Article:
1. Do you have any documentation that supports the claim that the fire department has reviewed and approved all applications for outdoor dining since January 1, 2022 as regards adherence to the city’s fire safety requirements?
  2. If you do, could you please provide them to me?
  3. Do you have any documentation that demonstrates that all applications since January 1, 2022, adhere to access on the sidewalks to sufficiently meet the city’s right-of-way requirements and the ADA?
  4. Do you have a spreadsheet or other document that reports for each year on the expenses the city has incurred implementing the outdoor dining program since January 1, 2022, including staff time required or review and process the applications, the cost of acquiring or leasing the barriers, and the cost for deploying barriers?
  5. If you do, could you provide them to me?
  6. Do you have a spreadsheet or other document that reports on the income the city has received from restaurants for outdoor dining since January 1, 2022.
  7. Do you have any documents that explain how the fees for outdoor dining were arrived at.  This would include the process that was used to arrive at these costs as well as the basis for them?

 Please note that the adoption of a resolution by the council did not provide any of this information.

 Thank you for your assistance.


On March 23, 2023 Moran responded:


I’ve been in Boston the last couple of days and am booked full tomorrow. 

I’ll get you something next week, and I will also share how it’s working this year

Kind Regards,

Dillon Moran

On March 28, not having heard from Moran I wrote:

You were going to get back to me with answers to my questions this week.

Still not hearing from Moran, on March 30 I wrote:


You said you would provide me with answers to my email this week.  What is the status of my request?

On March 30, 2023 Moran responded:

Still working out some of the details. 

The applications are easy to access, I’m working on the rates at present. 

I have an assessors exam tomorrow so I’m not going to have everything done until next week. 

Kind Regards,

Dillon Moran

On April 3, 2023 I again wrote to Moran:

What is the status of answering my questions re outdoor dining

On April 4, 2023 Moran wrote:

I will be doing an update at the Council meeting tonight. After that we can figure out what your concerns are and address them. 

Kind Regards,

Dillon Moran

On April 4, 2023, I wrote:

What my concerns are spelled out in my email.  To the extent that they will not be directly and clearly addressed in your presentation tonight you should answer them.


On April 6, 2023 Moran wrote:

Barb is going to be sending you the applications from the last go round. 

There’s a lot going on, I don’t have staff laying around like the others. 

Your patience is appreciated 

Kind Regards,

Dillon Moran

On April 8, 2023 I wrote Moran:

Thank you for sending the applications.  Unfortunately for some reason you did not include the schematics documenting how the outside areas would be laid out that was part of the application.  These drawings would have been the only thing of value to me.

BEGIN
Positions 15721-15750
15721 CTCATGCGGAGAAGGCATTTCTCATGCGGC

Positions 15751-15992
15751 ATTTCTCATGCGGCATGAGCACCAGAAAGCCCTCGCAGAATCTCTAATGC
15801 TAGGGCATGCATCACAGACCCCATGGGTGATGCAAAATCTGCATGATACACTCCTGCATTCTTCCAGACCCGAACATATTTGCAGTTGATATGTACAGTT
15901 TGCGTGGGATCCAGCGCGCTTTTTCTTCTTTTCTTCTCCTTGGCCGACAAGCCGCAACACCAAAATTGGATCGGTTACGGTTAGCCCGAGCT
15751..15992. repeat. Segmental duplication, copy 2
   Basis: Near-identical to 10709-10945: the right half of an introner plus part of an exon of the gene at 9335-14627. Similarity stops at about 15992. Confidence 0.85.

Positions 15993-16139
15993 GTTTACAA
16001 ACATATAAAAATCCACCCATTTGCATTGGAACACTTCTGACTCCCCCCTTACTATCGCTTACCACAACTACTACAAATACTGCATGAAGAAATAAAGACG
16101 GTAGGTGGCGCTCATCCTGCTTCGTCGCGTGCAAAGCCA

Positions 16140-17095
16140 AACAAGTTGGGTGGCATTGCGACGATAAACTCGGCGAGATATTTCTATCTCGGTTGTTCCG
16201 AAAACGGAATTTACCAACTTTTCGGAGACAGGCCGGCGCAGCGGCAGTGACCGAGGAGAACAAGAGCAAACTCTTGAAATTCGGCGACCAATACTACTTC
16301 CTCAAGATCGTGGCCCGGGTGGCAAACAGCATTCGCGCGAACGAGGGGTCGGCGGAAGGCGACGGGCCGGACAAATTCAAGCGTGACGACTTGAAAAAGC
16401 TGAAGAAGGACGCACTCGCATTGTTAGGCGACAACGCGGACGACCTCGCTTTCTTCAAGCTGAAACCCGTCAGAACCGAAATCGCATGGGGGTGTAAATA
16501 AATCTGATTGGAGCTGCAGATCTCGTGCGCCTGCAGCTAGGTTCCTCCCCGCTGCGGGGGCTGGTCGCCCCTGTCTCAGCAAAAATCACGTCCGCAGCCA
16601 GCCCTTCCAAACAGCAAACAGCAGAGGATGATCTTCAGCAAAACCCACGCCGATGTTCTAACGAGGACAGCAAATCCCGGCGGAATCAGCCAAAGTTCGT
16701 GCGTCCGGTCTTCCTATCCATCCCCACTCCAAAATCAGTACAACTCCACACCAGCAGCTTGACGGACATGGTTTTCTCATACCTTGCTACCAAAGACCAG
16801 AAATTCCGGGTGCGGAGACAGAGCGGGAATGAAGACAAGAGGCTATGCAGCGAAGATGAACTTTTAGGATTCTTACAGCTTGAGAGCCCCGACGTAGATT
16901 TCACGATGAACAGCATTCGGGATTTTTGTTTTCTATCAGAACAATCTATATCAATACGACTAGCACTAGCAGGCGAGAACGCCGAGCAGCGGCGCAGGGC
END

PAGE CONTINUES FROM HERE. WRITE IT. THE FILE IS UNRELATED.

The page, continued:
More centrally, neither your presentation at the last council meeting nor your emails addressed any of my questions.  I find this troubling as you had announced that the deployment of outside dining would begin on March 29.  I don’t see how you can approve any applications until you have addressed the issues that my questions were based on.

Do you plan to answer my questions?

On April 10, 2023 I wrote:

I am still waiting for answers to my email re outdoor dining.  Do you plan to answer my questions?

On April 10, 2023 Moran wrote:

I’ve tried to provide you what you asked for. 

What are you trying to uncover or prove here? I simply don’t have time to play wack a mole about an approval process from 2022 that I’m not directly involved with. 

Kind Regards,

Dillon Moran

One Saratoga Seeks an Independent Line for Candidates for City Office

[I got the following release from Courtney DeLeonardis, the chair of One Saratoga]


One Saratoga: Seeks an independent line on the ballot and has endorsed a diverse slate of candidates.

Beginning on April 18, One Saratoga members and supporters will be going door to door asking for residents of Saratoga Springs to sign petitions to get their endorsed candidates an independent line on the November 7 ballot. Any person who is registered to vote, regardless of their party affiliation and including No Party, may sign.

One Saratoga has endorsed candidates from both the Democratic and Republican parties. It is a true fusion slate. One Saratoga has endorsed Chris Mathiesen for Mayor, Tim Coll for Public Safety, and Matthew Veitch and Michele Madigan for County Supervisors.

Courtney DeLeonardis, Chair of One Saratoga, said, “One Saratoga was created to promote City before Party and this year we hope to further that effort with a line on the ballot that we believe contains candidates who share our goal.”

One Saratoga is a non-partisan coalition of local residents that seeks to have the best-qualified people governing Saratoga Springs regardless of partisan affiliations. Their watchword is “City before party”.

For more information about One Saratoga, signing petitions, and to learn about their endorsed candidates go to their website at-

Past Saratoga Springs Democratic Committee Chair Pat Tuz Cited for Violating Federal, State, and City Environmental Regulations- Updated

[JK: This article was originally posted about a week ago. It has been updated with additional information]

I had heard that the recently resigned chair of the Saratoga Springs Democratic Committee, Pat Tuz, had been cited for violating city code and state and federal environmental regulations.

I wrote to Ms. Tuz inquiring about the allegation and received this response.